2015 Li Paper

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Please hand in a hard copy in class on Monday, February 2, 2015.


This paper asks you to pull together material from our readings and class discussions to date, with Li’s Village China as your primary source, supplemented by the “Living” video and class discussion. For reference, here is the Contracts Memo from class.


The following topic is a suggestion, not a mandate. However, it is best to email or talk to me if you wish to write about a different topic.

Standard Interpretation

The standard view stresses the role of incentives: agriculture under Mao was an unmitigated disaster, subsequent reforms an unrivaled success, the story is socialism versus markets. In this black-and-white depiction, incentives under collectivization were poor, institutions unworkable, planning a failure, and production teams a disaster.

Your Argument

Play “devil’s advocate” and argue that (at least since the Great Leap Forward) agriculture slowly improved, and that improvements were accelerating at the time that collectivization was (forcibly) ended. Do not go to the opposite extreme of arguing that incentives were irrelevant; instead, argue that other factors were primary. Remember, if incentives were “it”, then we should have seen (i) strong growth before Mao came to power, (ii) no growth under collectives, that is, until a year or two after the implementation Household Responsibility System (HRS), (iii) then a big spurt, and (iv) then no growth – after all, the shift to the HRS was a one-time event!

But that is not what happened – right? (You need to marshal data from the Li book!) What else mattered? — non-labor inputs? prices? comparative advantage? technology? other elements that might affect total agricultural output. Remember that this is a paper, so you need a clear theme. That is, focus on one factor, justifying why you chose it.


The paper (as per the syllabus) is to be cleanly presented (double-spaced, 1″ margins, 11-12pt font, a blank line to separate paragraphs, a properly formatted bibliography) and handed in as a hard copy with a backup to your drop-box in Sakai.

Get someone else to edit your penultimate copy (including, but not limited to, proofreading). The CommCenter is another (indeed, near-ideal!) alternative. If you can get them to critique your argument, great! To that end, someone in the class is ideal as they will be better able to offer substantive comments on your argument and examples. Do acknowledge their contribution!

An economics paper is not an exercise in creative writing, nor should it employ the wooden, formulaic prose of a physics paper. Make sure that you (i) do not use passive voice and (ii) avoid informality (contractions) and excessive formality (the royal “we” suggests it is not your own work, and hence is in violation of the Honor Code). Make sure that (iii) paragraphs really are – anything beyond a half-page is suspect – that (iv) sentences are not run-ons (anything that continues beyond 3 lines lines almost surely is), and that (v) you don’t rely on spell-check, which for example fails to distinguish “lead” from “led”. In general, poor prose hurts your grade, plus it often reflect the lack of a clear argument: it’s hard to write crisp sentences and proper paragraphs when you’re not sure what you want to say.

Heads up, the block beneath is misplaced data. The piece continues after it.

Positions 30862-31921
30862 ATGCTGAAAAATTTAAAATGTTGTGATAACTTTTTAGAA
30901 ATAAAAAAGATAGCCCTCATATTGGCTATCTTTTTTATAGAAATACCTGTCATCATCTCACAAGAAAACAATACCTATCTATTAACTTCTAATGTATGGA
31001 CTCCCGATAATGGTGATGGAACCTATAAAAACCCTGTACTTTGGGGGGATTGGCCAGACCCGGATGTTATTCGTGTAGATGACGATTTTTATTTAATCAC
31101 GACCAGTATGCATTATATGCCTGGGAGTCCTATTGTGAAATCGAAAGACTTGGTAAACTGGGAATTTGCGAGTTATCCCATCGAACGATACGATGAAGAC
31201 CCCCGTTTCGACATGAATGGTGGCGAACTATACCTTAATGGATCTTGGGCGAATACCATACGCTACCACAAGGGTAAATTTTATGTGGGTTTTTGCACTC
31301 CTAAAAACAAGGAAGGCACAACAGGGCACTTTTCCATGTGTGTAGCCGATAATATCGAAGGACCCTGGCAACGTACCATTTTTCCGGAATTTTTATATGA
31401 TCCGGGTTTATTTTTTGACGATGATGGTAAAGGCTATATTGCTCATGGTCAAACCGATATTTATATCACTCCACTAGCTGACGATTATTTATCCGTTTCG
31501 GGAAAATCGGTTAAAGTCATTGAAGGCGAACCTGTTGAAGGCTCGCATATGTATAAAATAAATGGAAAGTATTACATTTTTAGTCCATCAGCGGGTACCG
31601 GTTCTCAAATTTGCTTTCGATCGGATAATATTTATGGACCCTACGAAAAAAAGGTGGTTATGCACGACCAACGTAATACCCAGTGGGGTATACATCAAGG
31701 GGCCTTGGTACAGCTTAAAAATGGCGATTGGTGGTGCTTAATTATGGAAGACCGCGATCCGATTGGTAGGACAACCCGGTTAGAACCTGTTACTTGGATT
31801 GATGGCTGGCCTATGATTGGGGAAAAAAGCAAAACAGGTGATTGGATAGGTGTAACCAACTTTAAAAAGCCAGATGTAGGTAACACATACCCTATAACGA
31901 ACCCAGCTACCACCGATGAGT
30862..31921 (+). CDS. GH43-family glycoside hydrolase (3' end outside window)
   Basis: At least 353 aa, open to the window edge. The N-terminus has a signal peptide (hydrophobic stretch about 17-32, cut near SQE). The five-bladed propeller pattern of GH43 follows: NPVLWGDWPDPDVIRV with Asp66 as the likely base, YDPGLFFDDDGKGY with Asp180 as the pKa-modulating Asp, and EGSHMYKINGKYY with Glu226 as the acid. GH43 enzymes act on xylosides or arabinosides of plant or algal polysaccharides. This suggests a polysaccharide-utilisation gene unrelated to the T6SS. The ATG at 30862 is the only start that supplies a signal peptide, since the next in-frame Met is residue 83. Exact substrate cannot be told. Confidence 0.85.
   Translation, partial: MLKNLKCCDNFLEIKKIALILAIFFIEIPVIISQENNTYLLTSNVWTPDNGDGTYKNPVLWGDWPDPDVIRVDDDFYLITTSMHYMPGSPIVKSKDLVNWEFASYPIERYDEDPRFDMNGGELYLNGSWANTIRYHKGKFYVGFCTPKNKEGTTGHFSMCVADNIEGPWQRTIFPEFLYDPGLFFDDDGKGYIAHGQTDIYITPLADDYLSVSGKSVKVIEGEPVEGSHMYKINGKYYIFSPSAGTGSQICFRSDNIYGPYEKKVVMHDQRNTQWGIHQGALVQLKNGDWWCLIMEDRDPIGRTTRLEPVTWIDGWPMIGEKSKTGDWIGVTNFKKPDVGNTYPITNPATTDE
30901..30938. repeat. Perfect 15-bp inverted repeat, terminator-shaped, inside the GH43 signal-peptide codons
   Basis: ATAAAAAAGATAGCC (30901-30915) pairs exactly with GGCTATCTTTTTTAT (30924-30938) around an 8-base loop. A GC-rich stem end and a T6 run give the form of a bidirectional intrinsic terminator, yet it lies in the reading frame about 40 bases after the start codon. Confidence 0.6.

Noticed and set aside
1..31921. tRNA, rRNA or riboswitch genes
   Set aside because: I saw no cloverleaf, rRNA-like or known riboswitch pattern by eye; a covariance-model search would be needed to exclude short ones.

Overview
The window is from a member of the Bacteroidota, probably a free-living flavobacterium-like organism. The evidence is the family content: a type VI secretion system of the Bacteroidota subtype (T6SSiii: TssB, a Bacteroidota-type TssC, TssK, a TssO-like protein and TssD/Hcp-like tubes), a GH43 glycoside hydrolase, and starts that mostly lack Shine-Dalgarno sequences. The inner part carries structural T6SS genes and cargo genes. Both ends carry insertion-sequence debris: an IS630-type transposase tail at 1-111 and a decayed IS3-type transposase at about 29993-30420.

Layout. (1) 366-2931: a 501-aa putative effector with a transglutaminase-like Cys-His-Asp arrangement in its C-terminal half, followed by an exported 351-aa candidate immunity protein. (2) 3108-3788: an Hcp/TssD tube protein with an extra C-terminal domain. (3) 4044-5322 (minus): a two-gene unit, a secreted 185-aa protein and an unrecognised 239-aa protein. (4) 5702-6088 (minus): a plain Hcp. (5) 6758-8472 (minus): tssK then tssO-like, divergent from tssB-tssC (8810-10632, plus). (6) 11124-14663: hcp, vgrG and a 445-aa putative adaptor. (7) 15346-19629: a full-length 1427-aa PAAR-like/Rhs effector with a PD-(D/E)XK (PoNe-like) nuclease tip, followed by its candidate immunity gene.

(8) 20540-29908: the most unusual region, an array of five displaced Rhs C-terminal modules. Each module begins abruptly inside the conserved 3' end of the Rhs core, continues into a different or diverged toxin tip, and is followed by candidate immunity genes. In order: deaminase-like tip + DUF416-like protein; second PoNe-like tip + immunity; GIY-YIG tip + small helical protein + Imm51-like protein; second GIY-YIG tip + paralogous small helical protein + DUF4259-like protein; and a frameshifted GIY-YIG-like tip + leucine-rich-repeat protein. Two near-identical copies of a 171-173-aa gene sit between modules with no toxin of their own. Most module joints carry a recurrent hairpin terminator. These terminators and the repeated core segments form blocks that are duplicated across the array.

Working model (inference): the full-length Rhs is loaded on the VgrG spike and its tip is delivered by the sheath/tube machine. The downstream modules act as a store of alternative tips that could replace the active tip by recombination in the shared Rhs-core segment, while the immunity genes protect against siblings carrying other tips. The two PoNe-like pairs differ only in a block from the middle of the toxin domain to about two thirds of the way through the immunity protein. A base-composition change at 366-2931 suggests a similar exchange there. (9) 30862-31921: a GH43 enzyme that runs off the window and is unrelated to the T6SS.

The paper ought to be filled with concrete examples, evidenced by quotes, numbers and references to Huang et al and especially Village China. Use inline citations and end-of-paper bibliography, not footnotes and not endnotes. Add the (first) last name with the first citation, and thereafter only the page number, until you switch sources. For example:

…from Sancha to the hospital … (Hessler 159) … after his fever broke (175), … new rice cultivars of the Green Revolution in Qin Village … (Li 235) … contracts (Huang 470).

If you draw on a class handout or lecture notes, insert that in the bibliography as well, with the handout title or lecture title and date or blog page. See my lists of readings on WordPress for one format for your bibliography; the links to “Citation Styles…” on the Leyburn home page contain others.


Your paper should have a clear theme, a question that you will answer (or otherwise argue), outlined in an introduction. That typically requires one paragraph, sometimes two, but never three. Then make your case, which will likely require at least three but seldom much more than five pages. At the end state your conclusion, again the better part of a page. It should not reiterate your introduction – that may (sometimes) be acceptable for a book, but never for a short paper. A good length will thus be about 5 pages, plus your name, proofreader acknowledgment, pledge and the bibliography and any tables or graphs you might append. (While tables are not necessary, economists do like to see numbers.)

In sum, it’s hard to write a short paper if your theme is vague or unduly broad; it’s counterproductive to write a long paper if you have a crisp, clear topic.

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